Much of the Northeast awoke Wednesday to single-digit temperatures, below-zero wind chills and a deep blanket of snow a day after a snowstorm dumped more than a foot of snow in some areas along the I-95 corridor.
For the second day in a row, traffic was squeezed, airlines were challenged and government offices, schools and businesses were struggling to function.
And, although the snowfall was over, the near-record low temperatures promised to plague tens of millions of people from the Southeast to New England.
About a foot and a half of snow fell in parts of New Jersey and Massachusetts. Philadelphia saw a little over a foot, the National Weather Service reported, which was a daily record. New York City received a record 11.5 inches, while parts of Maryland had 9 inches.
Hanover, Mass., received 18 inches while Manalapan, N.J., recorded 16 inches of snow.
Airlines canceled more than 1,600 flights Wednesday morning, with more than 500 others delayed, Flightstats.com reported. Nearly 3,500 flights were canceled Tuesday, with thousands more delayed.
Traffic flow was improving Wednesday. But the bar wasn't too high -- In Delaware on Tuesday, it took one driver an hour and 45 minutes to make a normal 20-minute drive from Wilmington to the New Castle area.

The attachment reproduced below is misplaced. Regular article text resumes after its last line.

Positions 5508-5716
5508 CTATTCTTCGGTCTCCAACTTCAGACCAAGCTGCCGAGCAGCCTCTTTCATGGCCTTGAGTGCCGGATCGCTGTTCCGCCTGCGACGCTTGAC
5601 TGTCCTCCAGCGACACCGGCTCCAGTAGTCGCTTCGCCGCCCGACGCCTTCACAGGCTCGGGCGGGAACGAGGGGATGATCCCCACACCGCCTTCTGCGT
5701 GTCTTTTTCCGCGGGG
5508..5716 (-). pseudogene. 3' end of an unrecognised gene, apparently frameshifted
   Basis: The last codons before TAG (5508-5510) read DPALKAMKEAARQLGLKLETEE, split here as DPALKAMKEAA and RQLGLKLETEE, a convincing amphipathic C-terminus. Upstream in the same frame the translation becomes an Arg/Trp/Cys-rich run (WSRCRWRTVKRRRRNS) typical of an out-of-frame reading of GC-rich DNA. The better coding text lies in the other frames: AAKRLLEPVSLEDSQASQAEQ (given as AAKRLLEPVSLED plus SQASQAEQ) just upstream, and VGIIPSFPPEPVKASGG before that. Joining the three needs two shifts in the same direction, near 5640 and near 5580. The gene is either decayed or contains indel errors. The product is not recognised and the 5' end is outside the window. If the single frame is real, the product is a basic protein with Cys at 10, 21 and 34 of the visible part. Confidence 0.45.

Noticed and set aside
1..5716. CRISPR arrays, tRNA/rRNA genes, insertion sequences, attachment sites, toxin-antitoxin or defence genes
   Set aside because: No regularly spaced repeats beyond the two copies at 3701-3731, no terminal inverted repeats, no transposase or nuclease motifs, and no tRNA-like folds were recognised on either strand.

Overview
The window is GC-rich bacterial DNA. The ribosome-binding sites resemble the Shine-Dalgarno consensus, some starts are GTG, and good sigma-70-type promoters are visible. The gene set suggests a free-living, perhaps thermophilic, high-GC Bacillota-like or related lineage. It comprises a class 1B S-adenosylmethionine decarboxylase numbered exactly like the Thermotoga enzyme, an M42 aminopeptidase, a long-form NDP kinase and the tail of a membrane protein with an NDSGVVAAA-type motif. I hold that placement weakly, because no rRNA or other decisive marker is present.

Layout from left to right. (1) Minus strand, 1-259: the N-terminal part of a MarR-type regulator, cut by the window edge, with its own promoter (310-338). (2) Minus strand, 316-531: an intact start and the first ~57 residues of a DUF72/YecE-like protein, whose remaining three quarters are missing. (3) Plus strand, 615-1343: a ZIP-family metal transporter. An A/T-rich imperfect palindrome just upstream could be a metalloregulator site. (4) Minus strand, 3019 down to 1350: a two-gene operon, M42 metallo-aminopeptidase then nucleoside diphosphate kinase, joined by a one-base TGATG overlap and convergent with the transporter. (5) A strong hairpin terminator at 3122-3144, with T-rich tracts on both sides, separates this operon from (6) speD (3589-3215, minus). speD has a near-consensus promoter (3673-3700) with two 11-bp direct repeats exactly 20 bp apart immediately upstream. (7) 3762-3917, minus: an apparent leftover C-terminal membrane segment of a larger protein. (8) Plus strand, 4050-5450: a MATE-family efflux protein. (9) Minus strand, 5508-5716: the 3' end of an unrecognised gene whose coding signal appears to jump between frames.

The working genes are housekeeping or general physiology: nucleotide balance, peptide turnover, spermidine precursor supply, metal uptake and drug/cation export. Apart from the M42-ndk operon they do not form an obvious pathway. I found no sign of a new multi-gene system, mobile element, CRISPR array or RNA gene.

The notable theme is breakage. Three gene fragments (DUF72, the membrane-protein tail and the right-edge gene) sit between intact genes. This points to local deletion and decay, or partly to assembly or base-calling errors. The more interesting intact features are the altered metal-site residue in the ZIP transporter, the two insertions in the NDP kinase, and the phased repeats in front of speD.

Parts of the Midwest were not exempt from the weather woes. The Weather Channel reported that heavy lake-effect snow near Gary, Ind., had stopped traffic on a section of I-80/94. Close to 20 inches of snow had been reported in Gary, none of which was associated with the big storm along the East Coast.
Just as commuters were digging out from the day-long snowstorm Wednesday morning, bitterly cold air will spread across the East. High temperatures will be at least 10 to 20 degrees below average, even as far south as Miami, according to AccuWeather.
Most of the state of Florida was under a freeze watch overnight, with the exception of far southern Florida. Miami could still see temperatures in the mid-40s tonight.
Many schools in Pennsylvania, New Jersey, Connecticut, Virginia, Maryland, West Virginia, Indiana, Ohio and Kentucky were closed Wednesday.
In Washington, D.C., the 40th annual March for Life was still a go Wednesday, although many bus trips had to be canceled due to the storm.
While the East digs out, barely a flake or a drop was to be found anywhere in the parched West: "Over the West Coast and into the Intermountain West, it's like a broken record with very dry weather and above normal temperatures expected to continue," wrote National Weather Service meteorologist David Hamrick in an online forecast.